I roasted the seeds on a frying pan for 15 minutes. I was not satisfied with “ten” so I made it 15. I let the seeds cool. I tested if I can remove the seed coat. Yes! The seed coat cracked easily using finger nail.

roasted tamarind seeds

How about the seed cotyledon? As said by Simon, the taste is slightly similar roasted coffee beans. It is hard but crunchy. I felt firecrackers exploding loudly inside my mouth.

Warning! Eating the roasted sampalok seeds is enjoyable but not recommended for individual with weak teeth.

roasted sampalok seeds peels

Marvin is the lead chocolate maker of Ben and Lyn Chocolate Inc. Has strong background in food research and development. Occasionally conducts training and lectures. Lecturer of Cocoa Foundation of the Philippines. Do coaching and consultancy services on his free time.

How To Make Dried Santol Peels : Food Souring Agent (Pampaasim)

The three common souring agents for cooking are sampalok, kamias and santol. I mean fruits, so I never included vinegar in list. Green mango is sour too but I have never heard someone using it as pampaasim sa sinigang. I can try it later maybe.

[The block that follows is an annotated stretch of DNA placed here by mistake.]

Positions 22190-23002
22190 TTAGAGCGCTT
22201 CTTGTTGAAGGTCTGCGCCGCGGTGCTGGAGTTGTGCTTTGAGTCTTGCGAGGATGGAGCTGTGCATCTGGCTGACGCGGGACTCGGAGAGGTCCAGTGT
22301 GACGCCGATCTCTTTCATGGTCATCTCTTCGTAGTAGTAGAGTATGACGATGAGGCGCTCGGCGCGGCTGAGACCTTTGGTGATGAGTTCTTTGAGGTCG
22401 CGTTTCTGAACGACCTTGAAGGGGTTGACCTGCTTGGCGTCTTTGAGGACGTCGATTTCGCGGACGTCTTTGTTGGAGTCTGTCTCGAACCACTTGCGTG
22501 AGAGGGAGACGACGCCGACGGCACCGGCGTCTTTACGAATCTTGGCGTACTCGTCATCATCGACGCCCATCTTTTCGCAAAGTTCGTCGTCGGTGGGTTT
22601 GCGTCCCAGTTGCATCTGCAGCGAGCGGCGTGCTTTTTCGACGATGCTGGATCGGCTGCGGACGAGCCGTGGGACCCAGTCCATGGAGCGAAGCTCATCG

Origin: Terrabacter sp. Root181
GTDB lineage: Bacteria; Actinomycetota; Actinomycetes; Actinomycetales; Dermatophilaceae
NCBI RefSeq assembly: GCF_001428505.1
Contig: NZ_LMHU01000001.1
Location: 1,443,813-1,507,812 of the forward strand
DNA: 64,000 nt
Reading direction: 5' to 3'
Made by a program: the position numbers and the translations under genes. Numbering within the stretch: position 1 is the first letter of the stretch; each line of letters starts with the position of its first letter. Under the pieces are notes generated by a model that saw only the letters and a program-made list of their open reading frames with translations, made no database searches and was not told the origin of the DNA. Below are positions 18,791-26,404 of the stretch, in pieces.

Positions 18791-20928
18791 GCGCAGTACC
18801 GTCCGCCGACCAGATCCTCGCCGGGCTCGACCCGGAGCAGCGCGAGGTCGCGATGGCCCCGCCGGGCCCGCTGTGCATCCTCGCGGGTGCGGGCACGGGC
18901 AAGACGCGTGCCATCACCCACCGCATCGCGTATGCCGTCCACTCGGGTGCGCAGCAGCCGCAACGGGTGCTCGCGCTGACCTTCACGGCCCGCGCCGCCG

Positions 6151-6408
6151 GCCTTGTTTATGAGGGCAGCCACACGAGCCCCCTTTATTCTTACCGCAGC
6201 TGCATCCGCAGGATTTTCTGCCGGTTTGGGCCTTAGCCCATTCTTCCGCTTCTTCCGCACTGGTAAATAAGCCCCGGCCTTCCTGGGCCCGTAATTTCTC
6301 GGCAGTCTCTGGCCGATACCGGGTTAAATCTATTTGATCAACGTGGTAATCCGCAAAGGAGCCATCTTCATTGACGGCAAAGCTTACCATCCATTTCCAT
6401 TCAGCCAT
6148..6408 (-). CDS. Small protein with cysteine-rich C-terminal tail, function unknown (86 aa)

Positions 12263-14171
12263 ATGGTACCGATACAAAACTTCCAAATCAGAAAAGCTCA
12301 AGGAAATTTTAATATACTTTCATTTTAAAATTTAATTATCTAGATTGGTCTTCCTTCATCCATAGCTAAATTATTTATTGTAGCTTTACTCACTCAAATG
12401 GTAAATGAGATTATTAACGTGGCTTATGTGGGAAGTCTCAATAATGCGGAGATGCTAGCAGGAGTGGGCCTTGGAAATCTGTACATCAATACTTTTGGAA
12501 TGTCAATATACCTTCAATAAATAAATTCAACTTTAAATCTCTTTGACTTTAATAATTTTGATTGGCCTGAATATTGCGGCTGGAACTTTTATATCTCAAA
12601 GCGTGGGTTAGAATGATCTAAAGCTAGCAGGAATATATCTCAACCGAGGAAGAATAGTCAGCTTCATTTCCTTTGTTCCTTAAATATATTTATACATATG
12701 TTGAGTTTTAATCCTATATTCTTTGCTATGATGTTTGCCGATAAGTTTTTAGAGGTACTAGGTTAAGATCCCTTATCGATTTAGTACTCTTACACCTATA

There was a food preparation that uses raw mango as souring agent. It was coming back to me but still vague.


Whenever sampalok is needed for cooking, a commercial instant cube version is available. I think it was Knorr Sinigang sa Sampalok. Kamias wa.s also available in dry form. It can be bought from public markets. She use this often for sinaing na tulingan.

Big brother loves cooking ginataang labong (young banana shoots cooked in coconut milk). He adds santol seeds and peel to give the dish a sour kick. But, santol is only available for a limited period, at the start of the rainy season.